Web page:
On average 40 to 50 children drown per year in the UK, around 85% of accidental drownings occur at open water sites. Many of these accidents occur due to lack of knowledge and understanding of open water safety, basic open water knowledge and understanding of the hazards can significantly reduce the number of incidents that occur each year.
During the school holidays when the hot weather arrives in the UK increasing numbers of children put themselves at risk of drowning.
To keep yourself SAFE when you are in, on or beside water always follow the water safety code! (rlss.org.uk/the-water-safety-code) STOP AND THINK, look for dangers and always read the signs. STAY TOGETHER, never swim alone.
As a parent/guardian you want to do everything you can to make sure your child is safe around open water, pools, rivers and lakes. Drownings are often quick and silent and quite opposite to how you may betray them. There are minimal signals that someone is drowning and it is never as easy as jumping in a saving someone as you may think. Therefore the greatest way to do this is preventing drowning risk in the first place.
Simple safety steps can save lives, parents and kids should take action to do the following to help prevent downing.
Designated water watcher:
This can be a parent/guardian or a Pool lifeguard but children should always be supervised when around water to keep them as safe as possible. Designate a water watcher who’s job is to ensure the children are as safe as possible when around a pool, beach or open water. It is important that they have full concentration and are not distracted by outside influences i.e phone/other people.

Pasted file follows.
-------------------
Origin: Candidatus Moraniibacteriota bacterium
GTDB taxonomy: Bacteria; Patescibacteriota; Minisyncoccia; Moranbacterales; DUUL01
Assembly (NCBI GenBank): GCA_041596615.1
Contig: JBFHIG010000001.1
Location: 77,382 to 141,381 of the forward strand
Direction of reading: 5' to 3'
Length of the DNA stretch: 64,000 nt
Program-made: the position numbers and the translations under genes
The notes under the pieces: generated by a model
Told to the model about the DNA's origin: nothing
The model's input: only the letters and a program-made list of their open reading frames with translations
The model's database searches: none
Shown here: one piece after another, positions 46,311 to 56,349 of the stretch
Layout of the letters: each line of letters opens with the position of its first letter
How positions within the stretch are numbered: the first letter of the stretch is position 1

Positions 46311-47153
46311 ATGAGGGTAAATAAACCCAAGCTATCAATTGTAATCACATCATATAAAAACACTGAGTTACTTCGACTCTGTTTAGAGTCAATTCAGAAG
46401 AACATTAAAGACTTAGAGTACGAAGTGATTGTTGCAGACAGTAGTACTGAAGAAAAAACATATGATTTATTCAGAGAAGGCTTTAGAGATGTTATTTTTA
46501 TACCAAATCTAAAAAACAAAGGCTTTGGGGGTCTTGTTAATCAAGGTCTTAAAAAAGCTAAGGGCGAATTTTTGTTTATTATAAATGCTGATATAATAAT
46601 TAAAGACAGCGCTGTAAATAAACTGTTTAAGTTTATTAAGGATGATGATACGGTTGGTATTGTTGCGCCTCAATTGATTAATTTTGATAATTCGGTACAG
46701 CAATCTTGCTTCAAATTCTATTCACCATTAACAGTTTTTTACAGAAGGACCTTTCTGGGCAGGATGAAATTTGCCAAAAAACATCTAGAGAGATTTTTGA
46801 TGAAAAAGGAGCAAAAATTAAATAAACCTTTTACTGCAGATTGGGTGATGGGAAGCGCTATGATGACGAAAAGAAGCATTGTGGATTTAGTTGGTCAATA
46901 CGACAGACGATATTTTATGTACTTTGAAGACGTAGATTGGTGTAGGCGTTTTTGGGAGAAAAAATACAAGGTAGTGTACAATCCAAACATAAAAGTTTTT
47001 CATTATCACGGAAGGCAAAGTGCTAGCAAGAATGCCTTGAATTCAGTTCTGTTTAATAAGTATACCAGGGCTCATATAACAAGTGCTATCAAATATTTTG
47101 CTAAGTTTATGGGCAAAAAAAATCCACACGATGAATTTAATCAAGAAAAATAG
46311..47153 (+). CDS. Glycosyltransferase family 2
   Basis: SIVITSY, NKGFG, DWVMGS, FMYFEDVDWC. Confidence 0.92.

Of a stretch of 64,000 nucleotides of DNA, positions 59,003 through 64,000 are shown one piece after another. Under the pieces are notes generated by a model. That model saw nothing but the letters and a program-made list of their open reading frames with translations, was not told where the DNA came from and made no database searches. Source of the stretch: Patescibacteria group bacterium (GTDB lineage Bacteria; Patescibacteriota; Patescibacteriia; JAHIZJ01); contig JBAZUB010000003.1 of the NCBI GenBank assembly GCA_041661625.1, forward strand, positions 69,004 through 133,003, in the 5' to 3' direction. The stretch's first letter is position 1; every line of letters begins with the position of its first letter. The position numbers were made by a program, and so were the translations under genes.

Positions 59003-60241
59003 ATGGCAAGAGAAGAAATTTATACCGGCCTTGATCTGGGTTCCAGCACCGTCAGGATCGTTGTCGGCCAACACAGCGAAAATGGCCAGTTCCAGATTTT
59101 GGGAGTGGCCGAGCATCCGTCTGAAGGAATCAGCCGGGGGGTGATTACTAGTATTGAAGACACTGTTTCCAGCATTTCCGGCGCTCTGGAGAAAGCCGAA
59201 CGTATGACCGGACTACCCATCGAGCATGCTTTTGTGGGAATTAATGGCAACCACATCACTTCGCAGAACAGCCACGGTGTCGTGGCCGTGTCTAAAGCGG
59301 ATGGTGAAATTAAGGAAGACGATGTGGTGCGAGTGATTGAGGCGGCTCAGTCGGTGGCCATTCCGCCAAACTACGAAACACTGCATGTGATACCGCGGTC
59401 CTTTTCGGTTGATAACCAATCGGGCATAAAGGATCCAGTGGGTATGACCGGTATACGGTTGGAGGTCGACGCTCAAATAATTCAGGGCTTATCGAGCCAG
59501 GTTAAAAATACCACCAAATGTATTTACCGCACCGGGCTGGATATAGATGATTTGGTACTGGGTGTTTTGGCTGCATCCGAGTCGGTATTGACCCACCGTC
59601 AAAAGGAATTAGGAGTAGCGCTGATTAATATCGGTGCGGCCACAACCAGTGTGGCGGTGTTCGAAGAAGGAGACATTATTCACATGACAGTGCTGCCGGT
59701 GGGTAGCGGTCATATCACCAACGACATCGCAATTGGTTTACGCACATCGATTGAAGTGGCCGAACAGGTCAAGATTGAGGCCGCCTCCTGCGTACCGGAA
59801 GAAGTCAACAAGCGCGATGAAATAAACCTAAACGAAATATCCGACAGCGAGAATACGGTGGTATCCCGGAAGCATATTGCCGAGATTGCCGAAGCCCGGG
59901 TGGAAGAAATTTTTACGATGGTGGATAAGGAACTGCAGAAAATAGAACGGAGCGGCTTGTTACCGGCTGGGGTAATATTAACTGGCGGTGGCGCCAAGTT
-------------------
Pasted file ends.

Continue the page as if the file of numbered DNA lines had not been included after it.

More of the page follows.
Teach your children to swim:
Supervision is critical but its also important for children to learn how to swim. Children who cant swim face much higher risk of drowning, even if its home schooling by introducing your child to water in a learner pool. But I would defiantly recommend signing your child up to swimming lessons. We have a range of different swimming lesson providers which means we are able to offer swimming lessons for all ages and abilities, you can view them here ohlc.co.uk/swimminglessons.html.
While your child is learning to swim why not learn something new, CPR can be critical and very important to learn in case of an emergency. By stander can make a real difference while waiting for the emergency services as “a 2015 study of more than 4,000 people in Denmark, published May 12, 2015, in Circulation, found that more than 75% of people who survived a cardiac arrest that occurred outside a hospital were able to return to work in about four months. Those who received CPR from a bystander were nearly 40% more likely go back to work, compared with survivors who didn’t get CPR.”
Check drain covers:
Whether at a local swimming pool or home pool be sure that drain covers are not loose or broken, drains should meet safety standards and be VGB compliant. If, make sure you report it.
Open water safety tips
Open water swimming takes places in such outdoor water such as lakes, rivers, canals, reservoirs and quarries. However water is very hazardous by nature and the greatest of care must always be taken when being near water margins.